Photo: Greg Hart
Join us this year to celebrate Earth Day 2021 with a Talking Trees Film created by local Indigenous Tour Company Talaysay Tours. “We Are the Land and the Land Is Us” – Talaysay guides and Cultural Ambassadors Candace Campo and Wes Nahanee speak to complex cultural relationships with the land as they discuss the rich uses of local plants and trees for food, medicine and technology. Stories, teachings and Indigenous uses of the snowberry, thimbleberry, the red cedar and the western hemlock tree are explored. Pacific salmon and the small fish, Pacific herring, two keystone species that sustained indigenous societies for millennia are discussed as you learn first hand Indigenous practices of sustainability and how their values can support the environmental recovery we need for future generations. “Take only what you need.”
This original film is based around Talaysay Tours’ most popular Talking Trees walk in Stanley Park. This film was created for a local class project that SPES is supporting, in which students are making videos around what a reciprocal and meaningful relationship with the natural world can look like. We are very grateful for Talaysay’s support in that vision, and SPES and Talaysay thought we’d share this beautiful film with our community for a short period of time by donation (shared by both organizations). We hope you enjoy!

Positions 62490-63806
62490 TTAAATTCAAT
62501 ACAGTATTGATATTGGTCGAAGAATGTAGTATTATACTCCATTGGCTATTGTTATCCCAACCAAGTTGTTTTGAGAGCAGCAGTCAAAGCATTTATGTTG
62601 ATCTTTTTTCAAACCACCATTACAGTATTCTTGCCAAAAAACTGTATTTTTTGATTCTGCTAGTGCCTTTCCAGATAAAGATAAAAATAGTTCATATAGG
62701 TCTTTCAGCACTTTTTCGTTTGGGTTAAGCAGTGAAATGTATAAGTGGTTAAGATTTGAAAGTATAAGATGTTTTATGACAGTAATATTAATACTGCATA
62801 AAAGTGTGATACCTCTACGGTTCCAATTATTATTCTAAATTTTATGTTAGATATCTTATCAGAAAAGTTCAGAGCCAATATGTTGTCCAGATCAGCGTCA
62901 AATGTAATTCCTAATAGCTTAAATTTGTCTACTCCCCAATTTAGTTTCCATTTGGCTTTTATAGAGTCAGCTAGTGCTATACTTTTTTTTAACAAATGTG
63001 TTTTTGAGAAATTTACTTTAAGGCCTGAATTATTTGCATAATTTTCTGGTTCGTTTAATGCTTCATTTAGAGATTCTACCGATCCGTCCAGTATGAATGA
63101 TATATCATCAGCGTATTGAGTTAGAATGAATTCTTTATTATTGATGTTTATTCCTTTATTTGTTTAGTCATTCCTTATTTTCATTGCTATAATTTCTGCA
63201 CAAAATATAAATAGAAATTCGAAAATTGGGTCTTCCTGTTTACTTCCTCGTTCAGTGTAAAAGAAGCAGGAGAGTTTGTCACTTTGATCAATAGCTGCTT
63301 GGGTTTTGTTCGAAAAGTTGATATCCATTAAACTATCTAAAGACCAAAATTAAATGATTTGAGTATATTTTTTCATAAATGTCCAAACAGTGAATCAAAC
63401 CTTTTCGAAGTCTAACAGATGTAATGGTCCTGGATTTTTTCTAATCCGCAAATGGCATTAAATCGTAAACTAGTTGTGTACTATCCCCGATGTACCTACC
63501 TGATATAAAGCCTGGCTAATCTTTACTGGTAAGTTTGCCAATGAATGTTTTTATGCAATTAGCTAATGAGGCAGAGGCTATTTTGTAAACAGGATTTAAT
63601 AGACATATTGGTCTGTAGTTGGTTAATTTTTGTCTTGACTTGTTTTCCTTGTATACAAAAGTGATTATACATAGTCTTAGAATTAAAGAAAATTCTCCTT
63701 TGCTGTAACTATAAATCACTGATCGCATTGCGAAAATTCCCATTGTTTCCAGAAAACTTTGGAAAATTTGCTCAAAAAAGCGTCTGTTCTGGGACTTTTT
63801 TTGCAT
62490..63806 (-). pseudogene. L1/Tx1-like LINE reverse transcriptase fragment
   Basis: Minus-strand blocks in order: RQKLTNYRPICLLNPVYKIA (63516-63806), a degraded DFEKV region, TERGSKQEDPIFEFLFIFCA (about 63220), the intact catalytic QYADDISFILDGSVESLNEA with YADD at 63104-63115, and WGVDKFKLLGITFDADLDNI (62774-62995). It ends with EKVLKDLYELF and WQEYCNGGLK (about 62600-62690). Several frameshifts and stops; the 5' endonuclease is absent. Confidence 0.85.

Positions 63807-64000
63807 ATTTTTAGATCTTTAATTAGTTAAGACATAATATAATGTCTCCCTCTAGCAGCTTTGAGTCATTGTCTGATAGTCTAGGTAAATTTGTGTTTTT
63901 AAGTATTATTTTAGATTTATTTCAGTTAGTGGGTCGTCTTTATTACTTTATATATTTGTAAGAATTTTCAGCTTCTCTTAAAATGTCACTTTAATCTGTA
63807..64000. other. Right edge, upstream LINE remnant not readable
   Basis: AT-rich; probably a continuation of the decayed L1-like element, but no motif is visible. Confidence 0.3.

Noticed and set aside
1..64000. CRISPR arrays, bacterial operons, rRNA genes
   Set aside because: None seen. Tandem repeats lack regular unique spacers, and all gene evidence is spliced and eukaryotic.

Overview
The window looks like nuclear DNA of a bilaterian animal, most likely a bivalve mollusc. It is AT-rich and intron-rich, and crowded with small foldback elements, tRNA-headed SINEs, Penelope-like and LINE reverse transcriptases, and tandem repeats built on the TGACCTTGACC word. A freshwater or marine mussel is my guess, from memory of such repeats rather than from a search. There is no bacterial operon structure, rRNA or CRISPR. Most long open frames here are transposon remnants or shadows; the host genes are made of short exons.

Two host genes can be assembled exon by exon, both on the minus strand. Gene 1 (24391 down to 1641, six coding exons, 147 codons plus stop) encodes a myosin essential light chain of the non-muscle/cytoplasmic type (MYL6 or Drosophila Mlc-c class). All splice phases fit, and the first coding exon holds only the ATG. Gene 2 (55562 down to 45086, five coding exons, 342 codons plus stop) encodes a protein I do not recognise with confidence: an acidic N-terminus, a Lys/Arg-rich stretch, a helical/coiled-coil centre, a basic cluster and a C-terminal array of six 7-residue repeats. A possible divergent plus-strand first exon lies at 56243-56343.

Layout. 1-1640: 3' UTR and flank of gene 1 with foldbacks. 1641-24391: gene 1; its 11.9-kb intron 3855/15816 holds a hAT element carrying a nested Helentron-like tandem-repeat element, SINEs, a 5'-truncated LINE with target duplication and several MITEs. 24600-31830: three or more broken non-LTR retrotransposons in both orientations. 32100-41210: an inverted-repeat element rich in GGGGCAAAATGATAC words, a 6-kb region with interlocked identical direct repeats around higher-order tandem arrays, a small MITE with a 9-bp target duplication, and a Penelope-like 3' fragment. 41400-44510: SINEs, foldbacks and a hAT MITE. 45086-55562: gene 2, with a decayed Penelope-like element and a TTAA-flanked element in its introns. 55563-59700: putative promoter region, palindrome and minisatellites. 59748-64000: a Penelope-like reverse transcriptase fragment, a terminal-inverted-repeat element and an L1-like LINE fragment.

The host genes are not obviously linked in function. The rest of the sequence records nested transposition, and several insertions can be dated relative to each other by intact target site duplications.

*We do not endorse any harvesting in Stanley Park, unless you are Indigenous to the area and carry the teachings to do so.
**Tickets to view film are by donation – minimum $5 donation suggested. Film will be available for viewing through restricted link that will only be available until May 3 at 5:00 PM, regardless of donation date.
We gratefully acknowledge that the land on which we gather and help steward is the unceded and traditional territories of the xʷməθkwəy̓əm (Musqueam), Skwxwú7mesh (Squamish) Nation, and Səl̓ílwətaʔ/Selilwitulh (Tsleil-Waututh) Nation. Since time immemorial, Coast Salish peoples have lived reciprocally with the land, harvesting and cultivating foods and medicines and practicing ceremony. The abundance of these lands and waters, which enables us to live, work, and play here today, is a result of the past and on-going stewardship and advocacy of the Coast Salish peoples.